The NYC connection here is that at the time of the publication the author happened to be living in a farmhouse located at West 84th Street in today's Upper West Side. There's a plaque on the building on the NW corner of Broadway and 84th Street indicating Poe was living there when he wrote "The Raven". The poem was published for the first time on January 29th by the New York Evening Mirror. It is said that Poe would head over to what is today Riverside Park and a hill known as "Mount Tom" and would find solace and inspiration looking out over the Hudson River.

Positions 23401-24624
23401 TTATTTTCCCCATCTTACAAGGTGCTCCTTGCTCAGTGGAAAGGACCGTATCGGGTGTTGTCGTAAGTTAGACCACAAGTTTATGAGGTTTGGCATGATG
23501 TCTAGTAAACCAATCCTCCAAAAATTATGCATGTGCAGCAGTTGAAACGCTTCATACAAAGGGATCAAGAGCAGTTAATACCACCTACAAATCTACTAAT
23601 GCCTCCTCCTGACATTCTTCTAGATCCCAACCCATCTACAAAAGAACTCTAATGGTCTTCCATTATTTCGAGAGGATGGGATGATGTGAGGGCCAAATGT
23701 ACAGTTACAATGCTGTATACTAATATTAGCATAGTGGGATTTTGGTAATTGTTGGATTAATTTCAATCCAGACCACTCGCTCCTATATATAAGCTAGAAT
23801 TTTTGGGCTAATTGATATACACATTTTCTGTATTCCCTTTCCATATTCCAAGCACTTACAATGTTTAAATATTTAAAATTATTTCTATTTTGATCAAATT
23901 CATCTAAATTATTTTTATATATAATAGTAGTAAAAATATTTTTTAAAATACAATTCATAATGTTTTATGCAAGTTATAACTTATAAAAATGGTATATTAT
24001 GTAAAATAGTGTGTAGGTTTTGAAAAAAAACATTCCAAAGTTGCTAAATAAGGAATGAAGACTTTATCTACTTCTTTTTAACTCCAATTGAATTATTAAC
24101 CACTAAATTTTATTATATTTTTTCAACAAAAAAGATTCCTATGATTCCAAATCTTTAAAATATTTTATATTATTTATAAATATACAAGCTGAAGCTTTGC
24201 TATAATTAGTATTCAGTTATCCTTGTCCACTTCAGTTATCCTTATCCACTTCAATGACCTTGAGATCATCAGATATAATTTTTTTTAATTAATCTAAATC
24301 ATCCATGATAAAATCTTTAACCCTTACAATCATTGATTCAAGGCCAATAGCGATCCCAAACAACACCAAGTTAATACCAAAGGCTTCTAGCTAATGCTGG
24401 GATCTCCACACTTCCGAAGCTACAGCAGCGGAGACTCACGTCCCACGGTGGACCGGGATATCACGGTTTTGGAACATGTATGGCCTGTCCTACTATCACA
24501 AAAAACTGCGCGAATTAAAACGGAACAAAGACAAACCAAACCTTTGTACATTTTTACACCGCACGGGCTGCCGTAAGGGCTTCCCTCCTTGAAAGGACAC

Poe later moved to The Bronx, which was even more rural than Manhattan's West Side on the mid 19th century. You can visit this house and learn about its interesting history located right off the Grand Concourse. Here's a link to the website.
The Edgar Allan Poe Cottage, built c. 1812, is a New York City and State landmark listed on the National Register of Historic Places. The historic house museum is famous as the final home of the writer. At the time that Poe, his ailing wife Virginia and mother-in-law, Mrs. Maria Clemm moved in during the spring of 1846, the house was owned by John Valentine. Poe rented it for $100 per year. Virginia died in the house in 1847 and after Poe’s death on October 7, 1849 while in Baltimore, Mrs. Clemm moved out.
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